Network Security in the Era of Digital Transformation

Not long ago, network security meant protecting your on-premises networks, systems, servers, gateways, and endpoints using firewalls and passwords. Most data were stored in-house, and employees accessed that data using on-premises computers. These days, most organizations are going through a digital transformation, which means their data is spread between on-premises and the cloud. Mobile devices and apps, remote work, and customer access to systems are causing companies to rethink what network security means.

Why Network Security Is So Important

With digital transformation comes an increased risk of cybersecurity threats on an organization’s networks and systems. These threats include:

  • Phishing attacks – The use of emails to trick users into clicking on malicious links or sharing sensitive information.
  • Internet of Things (IoT) attacks – Attacks on smart technology that connects regular, everyday items to the internet.
  • Cloud-based attacks – Attacks that take place on the cloud, which can compromise an organization’s sensitive data and information.

These cyber threats are becoming increasingly sophisticated. They are less predictable and more asymmetric than they once were, with more devices and people connected to company systems than ever before. This increase in exposure, along with more stringent regulations, requires a corresponding increase in security.

How to Ensure Network Security in the Digital Era

With so many more network endpoints and so many more users accessing your network, it is critical that you take the following steps to ensure network security.

Build Security into Network Strategies

As businesses transition to digital platforms, security should be woven into the core of that transformation from the very beginning. It simply cannot be an afterthought when workforces are more dispersed than ever, working remotely or in a hybrid environment.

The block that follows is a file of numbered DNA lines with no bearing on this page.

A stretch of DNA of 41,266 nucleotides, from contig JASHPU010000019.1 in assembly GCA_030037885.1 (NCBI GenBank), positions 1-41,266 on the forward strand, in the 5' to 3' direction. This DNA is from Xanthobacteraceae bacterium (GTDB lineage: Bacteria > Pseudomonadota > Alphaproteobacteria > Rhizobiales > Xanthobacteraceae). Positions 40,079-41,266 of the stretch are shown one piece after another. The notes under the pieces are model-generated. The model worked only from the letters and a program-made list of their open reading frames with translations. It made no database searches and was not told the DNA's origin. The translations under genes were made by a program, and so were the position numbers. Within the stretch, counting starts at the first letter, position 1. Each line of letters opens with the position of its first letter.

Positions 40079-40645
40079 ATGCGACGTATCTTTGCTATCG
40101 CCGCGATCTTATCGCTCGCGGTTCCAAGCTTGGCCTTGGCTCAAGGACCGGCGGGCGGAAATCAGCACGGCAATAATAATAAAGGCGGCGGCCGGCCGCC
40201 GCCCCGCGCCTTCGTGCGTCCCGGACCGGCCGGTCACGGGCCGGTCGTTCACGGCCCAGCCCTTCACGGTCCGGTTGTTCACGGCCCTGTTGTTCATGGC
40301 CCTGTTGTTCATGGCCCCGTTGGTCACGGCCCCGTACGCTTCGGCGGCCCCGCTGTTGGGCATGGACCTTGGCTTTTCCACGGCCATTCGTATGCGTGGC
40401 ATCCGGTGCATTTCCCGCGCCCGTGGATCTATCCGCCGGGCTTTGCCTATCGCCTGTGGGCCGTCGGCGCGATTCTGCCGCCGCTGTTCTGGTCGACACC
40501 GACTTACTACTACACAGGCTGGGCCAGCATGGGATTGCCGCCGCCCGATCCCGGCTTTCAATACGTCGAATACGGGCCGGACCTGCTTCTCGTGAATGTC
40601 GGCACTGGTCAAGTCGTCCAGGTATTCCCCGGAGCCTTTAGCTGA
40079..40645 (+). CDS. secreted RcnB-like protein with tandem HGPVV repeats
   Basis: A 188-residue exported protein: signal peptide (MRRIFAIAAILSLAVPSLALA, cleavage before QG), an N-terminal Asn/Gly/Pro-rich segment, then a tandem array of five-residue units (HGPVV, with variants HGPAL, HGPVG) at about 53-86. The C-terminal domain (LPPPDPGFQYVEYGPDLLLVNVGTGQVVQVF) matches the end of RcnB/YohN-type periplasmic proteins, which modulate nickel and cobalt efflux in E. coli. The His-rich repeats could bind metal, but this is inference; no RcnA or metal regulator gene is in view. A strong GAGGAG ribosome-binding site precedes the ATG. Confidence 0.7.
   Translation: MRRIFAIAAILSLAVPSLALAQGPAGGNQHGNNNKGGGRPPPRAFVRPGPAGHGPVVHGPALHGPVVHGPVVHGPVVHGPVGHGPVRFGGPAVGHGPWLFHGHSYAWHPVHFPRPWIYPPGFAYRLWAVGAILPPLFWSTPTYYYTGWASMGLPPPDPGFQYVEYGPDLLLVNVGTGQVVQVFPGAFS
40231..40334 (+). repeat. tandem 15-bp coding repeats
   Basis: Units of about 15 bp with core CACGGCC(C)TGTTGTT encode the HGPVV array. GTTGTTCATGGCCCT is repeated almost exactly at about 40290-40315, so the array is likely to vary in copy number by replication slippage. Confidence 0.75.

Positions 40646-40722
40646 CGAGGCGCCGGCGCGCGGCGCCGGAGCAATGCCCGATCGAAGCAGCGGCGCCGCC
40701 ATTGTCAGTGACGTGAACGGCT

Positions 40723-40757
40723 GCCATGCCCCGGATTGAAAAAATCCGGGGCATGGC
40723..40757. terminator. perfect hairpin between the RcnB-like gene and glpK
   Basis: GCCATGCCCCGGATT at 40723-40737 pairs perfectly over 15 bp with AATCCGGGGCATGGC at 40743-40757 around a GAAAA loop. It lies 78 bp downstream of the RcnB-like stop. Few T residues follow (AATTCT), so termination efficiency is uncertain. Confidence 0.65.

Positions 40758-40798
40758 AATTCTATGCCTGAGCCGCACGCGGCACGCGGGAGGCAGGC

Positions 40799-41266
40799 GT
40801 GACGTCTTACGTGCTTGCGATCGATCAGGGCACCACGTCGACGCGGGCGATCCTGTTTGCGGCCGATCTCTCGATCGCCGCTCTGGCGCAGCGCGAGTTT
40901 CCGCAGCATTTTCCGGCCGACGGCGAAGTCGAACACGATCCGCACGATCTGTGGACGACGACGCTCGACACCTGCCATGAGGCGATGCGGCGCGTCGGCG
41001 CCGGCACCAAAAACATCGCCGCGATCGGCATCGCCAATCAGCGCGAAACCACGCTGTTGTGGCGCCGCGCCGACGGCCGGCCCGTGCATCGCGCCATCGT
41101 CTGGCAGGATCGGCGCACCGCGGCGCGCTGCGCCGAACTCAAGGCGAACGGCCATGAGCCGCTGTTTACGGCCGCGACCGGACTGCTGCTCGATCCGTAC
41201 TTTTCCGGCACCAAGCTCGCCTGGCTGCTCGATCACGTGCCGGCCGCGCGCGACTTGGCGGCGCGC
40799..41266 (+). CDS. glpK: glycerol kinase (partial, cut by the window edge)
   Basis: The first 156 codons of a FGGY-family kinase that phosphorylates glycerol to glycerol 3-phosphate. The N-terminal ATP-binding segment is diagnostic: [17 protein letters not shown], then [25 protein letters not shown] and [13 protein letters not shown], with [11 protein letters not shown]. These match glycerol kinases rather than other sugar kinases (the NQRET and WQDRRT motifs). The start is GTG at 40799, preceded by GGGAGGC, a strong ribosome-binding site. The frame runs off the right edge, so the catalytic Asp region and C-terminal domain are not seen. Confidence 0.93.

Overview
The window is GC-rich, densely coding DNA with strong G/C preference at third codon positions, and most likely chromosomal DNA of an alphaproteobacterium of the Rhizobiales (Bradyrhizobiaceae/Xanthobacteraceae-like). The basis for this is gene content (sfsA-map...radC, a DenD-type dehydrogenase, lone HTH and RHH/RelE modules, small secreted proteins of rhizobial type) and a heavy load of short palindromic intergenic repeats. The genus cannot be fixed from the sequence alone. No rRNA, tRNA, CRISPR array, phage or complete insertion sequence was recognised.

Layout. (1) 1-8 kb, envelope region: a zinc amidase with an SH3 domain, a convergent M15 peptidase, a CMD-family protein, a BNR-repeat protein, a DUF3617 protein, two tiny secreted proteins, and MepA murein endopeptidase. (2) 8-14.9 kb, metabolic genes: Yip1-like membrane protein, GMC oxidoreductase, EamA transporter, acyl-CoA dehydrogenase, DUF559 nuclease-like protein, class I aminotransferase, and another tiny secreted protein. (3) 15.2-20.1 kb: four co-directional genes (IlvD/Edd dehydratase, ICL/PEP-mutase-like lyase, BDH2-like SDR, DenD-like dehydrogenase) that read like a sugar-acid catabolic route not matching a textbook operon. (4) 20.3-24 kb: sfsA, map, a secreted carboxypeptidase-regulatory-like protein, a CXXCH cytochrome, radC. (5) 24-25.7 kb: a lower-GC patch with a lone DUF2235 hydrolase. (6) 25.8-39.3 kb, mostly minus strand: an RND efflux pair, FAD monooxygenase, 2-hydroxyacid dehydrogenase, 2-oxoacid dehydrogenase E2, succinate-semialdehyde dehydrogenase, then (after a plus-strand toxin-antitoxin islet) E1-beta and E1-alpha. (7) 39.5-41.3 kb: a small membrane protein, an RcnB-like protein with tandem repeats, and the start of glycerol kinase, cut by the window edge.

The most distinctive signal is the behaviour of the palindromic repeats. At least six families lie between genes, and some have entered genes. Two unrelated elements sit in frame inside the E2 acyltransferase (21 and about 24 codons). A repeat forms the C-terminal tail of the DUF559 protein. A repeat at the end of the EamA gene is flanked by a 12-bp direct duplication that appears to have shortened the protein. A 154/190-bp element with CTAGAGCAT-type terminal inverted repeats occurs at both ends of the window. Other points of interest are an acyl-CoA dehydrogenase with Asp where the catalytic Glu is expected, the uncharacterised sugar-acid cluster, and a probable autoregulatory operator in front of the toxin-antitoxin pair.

Educate and Train your Employees

Make sure all employees are trained to recognize suspicious emails and other types of communication. Employees should also be trained in the use of passwords, including how to create a password and the safe use of their passwords, such as never sharing it with others and making it strong and secure.

Implement Multi-factor Authentication

Regardless of who is accessing your systems, whether it is employees, customers, suppliers, or other partners, it is critical that you implement multifactor authentication so they can verify their identity. This multifactor authentication can use any combination of passwords, biorecognition, security questions, and SMS codes to grant access to the right systems at the right time.

Take Advantage of Automation and Artificial Intelligence (AI)

Machine learning and AI can be used to monitor network traffic, detect attack patterns, and identify markers of sophisticated attacks. This can be set to a semi-automatic or fully automatic function that will alert administrators when a potential cyber threat is detected.

Integrate Physical and Cyber Security Policies

Cyber systems are intricately linked with physical systems. For example, physical security cameras are often used along with electronic access gates as the primary form of physical security, yet this physical infrastructure is run by and connected to software and apps on the digital plane. This requires cyber and digital security to be linked together at the policy level to ensure the utmost overall security.

Final Word

Whether you want your security to be administered and controlled in-house or you want to take advantage of Security-as-a-Service (SaaS), networks should be designed with security at the heart of an organization’s digital transformation. This requires network engineers and CIOs to work closely with one another.

Contact Platinum Technologies today to find out how we can help improve your network security during your digital transformation to minimize the risk of cyberattacks and security breaches.

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